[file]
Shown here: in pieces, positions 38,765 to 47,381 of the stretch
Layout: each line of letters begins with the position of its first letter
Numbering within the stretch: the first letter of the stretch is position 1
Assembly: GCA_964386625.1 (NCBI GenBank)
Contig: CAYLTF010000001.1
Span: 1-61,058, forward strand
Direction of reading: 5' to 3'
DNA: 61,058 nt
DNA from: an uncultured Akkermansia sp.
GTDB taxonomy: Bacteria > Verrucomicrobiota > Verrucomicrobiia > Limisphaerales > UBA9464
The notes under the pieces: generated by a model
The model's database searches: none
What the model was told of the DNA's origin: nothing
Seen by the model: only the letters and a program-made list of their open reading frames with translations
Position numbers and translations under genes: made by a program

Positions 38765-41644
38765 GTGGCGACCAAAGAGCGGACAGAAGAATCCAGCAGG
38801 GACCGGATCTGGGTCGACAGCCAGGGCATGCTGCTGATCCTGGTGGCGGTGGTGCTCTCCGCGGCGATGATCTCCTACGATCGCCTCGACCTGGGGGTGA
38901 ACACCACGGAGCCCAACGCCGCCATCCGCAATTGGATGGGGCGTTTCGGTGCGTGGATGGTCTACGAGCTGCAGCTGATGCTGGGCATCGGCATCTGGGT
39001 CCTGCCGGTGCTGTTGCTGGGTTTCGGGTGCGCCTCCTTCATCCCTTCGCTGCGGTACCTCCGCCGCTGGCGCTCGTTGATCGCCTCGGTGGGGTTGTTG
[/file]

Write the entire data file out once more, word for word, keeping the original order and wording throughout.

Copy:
Shown here: in pieces, positions 38,765 to 47,381 of the stretch
Layout: each line of letters begins with the position of its first letter
Numbering within the stretch: the first letter of the stretch is position 1
Assembly: GCA_964386625.1 (NCBI GenBank)
Contig: CAYLTF010000001.1
Span: 1-61,058, forward strand
Direction of reading: 5' to 3'
DNA: 61,058 nt
DNA from: an uncultured Akkermansia sp.
GTDB taxonomy: Bacteria > Verrucomicrobiota > Verrucomicrobiia > Limisphaerales > UBA9464
The notes under the pieces: generated by a model
The model's database searches: none
What the model was told of the DNA's origin: nothing
Seen by the model: only the letters and a program-made list of their open reading frames with translations
Position numbers and translations under genes: made by a program

Positions 38765-41644
38765 GTGGCGACCAAAGAGCGGACAGAAGAATCCAGCAGG
38801 GACCGGATCTGGGTCGACAGCCAGGGCATGCTGCTGATCCTGGTGGCGGTGGTGCTCTCCGCGGCGATGATCTCCTACGATCGCCTCGACCTGGGGGTGA
38901 ACACCACGGAGCCCAACGCCGCCATCCGCAATTGGATGGGGCGTTTCGGTGCGTGGATGGTCTACGAGCTGCAGCTGATGCTGGGCATCGGCATCTGGGT
39001 CCTGCCGGTGCTGTTGCTGGGTTTCGGGTGCGCCTCCTTCATCCCTTCGCTGCGGTACCTCCGCCGCTGGCGCTCGTTGATCGCCTCGGTGGGGTTGTTG